Navigating the pandemic as an autistic woman

Shakira was diagnosed with autism at 18. At first her diagnosis allowed her to connect with other autistic people and better understand the condition. However, the pandemic changed how she was able to receive this support. Online learning and a lack of structure made it difficult to engage with her course, and she found she had to re-learn social cues because of the isolation of lockdowns. She also shares how she’s learned to reframe her ideas about success.

Shakira shares how the pandemic affected her as an autistic person and how she learnt new coping mechanisms.

Video transcript

Today I'd like to talk about how the pandemic has affected my life as an autistic person with mental health difficulties. Navigating the constantly changing rules and sometimes unclear regulations of this pandemic is difficult, even as a neurotypical person. When your condition revolves around restrictive behaviour and strict routines, uncertainty can have an especially detrimental effect on your wellbeing. I'll be talking about how it affected my career, my studies and my mental health, and how my life may be taking a different trajectory to how I might have thought it would be before.

After receiving my diagnosis at 18, a process which had been going on since I was 16, I was able to access a course to learn more about autism. As a psychology student, I was relatively well versed in the topic, but it allowed me to talk with other autistic people and understand how they overcame much of their struggles. Receiving a diagnosis also made me feel more confident in my identity as an autistic woman. Being female our symptoms are often dismissed as being the consequences of other mental health conditions by both those in our personal circles and medical professionals. This can often lead to the worsening of these pre-existing conditions.

Furthermore, my experience was heavily affected by the pandemic. The course I took, which is usually in person was hosted online, which affected my engagement with the content. I felt like I paid less attention to the course due to the online aspect, and have less of a chance to socialise with others beyond the session we had, as we had no in person interaction. My diagnostic process, which took over two years was also held online and delayed by the pandemic, which meant I couldn't access many of the resources available to those on the autistic spectrum.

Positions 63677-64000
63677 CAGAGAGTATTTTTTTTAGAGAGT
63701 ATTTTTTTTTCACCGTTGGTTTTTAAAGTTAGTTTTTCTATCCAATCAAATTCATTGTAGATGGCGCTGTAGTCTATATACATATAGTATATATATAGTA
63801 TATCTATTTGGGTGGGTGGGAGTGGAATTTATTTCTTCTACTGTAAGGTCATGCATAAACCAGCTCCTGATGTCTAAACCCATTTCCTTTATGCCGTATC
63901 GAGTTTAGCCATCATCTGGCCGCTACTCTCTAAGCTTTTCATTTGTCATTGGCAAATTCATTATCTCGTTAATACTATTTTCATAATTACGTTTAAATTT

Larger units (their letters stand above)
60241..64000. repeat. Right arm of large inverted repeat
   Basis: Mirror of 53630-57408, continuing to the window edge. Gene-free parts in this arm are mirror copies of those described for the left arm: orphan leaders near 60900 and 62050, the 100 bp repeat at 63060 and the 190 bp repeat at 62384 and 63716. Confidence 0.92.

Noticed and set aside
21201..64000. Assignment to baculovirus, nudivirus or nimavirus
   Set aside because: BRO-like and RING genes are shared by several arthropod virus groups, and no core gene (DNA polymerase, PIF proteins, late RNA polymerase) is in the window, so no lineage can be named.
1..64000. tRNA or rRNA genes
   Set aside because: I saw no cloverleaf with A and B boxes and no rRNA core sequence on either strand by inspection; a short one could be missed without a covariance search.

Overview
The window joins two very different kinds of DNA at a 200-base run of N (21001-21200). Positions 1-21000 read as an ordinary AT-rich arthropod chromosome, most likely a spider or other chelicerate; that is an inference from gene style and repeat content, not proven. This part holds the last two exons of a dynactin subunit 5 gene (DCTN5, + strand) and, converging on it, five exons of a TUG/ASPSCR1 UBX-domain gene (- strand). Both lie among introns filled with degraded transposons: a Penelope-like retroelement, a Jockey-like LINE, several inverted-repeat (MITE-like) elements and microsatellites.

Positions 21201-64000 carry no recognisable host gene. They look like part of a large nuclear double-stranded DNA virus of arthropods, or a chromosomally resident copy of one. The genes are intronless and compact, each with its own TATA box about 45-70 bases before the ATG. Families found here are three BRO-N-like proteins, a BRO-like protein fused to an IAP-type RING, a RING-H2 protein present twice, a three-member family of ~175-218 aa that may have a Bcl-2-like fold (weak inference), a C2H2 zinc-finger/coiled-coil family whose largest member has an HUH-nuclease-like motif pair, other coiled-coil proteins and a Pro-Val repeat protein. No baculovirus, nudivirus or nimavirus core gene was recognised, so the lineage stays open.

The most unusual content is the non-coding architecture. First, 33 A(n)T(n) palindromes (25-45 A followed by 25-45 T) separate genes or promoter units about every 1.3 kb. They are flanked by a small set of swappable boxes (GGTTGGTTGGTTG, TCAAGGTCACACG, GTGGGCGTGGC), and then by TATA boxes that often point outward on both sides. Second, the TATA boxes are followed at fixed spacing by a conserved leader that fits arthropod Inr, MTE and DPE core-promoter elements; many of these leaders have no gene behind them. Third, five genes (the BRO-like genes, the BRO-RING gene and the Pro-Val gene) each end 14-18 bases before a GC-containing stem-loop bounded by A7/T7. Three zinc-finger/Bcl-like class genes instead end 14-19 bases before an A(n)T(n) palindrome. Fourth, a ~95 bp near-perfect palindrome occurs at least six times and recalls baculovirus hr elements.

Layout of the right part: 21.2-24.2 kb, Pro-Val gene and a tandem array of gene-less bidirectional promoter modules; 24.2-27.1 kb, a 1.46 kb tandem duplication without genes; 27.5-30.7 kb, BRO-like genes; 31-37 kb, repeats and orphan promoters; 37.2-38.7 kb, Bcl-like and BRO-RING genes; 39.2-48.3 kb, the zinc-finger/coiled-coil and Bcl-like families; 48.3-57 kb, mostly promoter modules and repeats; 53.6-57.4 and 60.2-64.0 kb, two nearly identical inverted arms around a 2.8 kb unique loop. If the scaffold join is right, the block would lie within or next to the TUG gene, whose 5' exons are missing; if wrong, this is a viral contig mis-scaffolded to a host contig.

Across multiple lockdowns, I had to isolate myself socially, which proved to have a detrimental effect on my mental health. Socialising as an autistic person does not come naturally and coming out of the pandemic meant relearning a lot of basic social cues and rules the average person would understand intuitively. Finishing my A levels within the pandemic also meant I had a lack of closure to my school experience.

I struggled a lot with losing the formalised structure given with in person lessons. As an autistic person, I thrive within contexts which have a predetermined structure. For example, a bell to go off for lessons, mandatory attendance. And the pandemic took most of this away. This meant spending most of my time procrastinating while I saw others making the most of that isolation. I spent days attempting to write a single paragraph of a short essay. This issue has unfortunately continued to present day with most of my lectures being online. But I've started to learn some coping mechanisms to reduce its effects. These include setting dedicated times to study within a cafe, accessing wellbeing support provided to me via DSA (Disabled Student Allowance) and using earphones to fully engage my focus with the content.

Now upon deciding to defer my university application as a direct result of the challenges that I faced throughout the pandemic, I see some semblance of normality returning to my life. I have friends and I'm learning to adjust to university life and adulthood generally. Despite being more enthusiastic for my future, I still struggle a lot with executive dysfunction, which has affected my academic achievements. This affects both those with ADHD and ASD, and can cause a wide range of symptoms that affect all aspects of life. Examples of this are basic organisational tasks, such as tidying my room. Managing my emotions, which often exacerbates symptoms of my other mental health conditions. And planning, which affects much of my academic life. As a result, I'm beginning to rethink my plans for the future and I'm basing a lot less of my self worth on academic validation.

Reframing my idea of success and comparing myself less to the neurotypical norm has helped me cope, especially post pandemic, and I hope others both neurotypical and autistic can take from my experience and learn from it.

University support icon

See what support is available at your university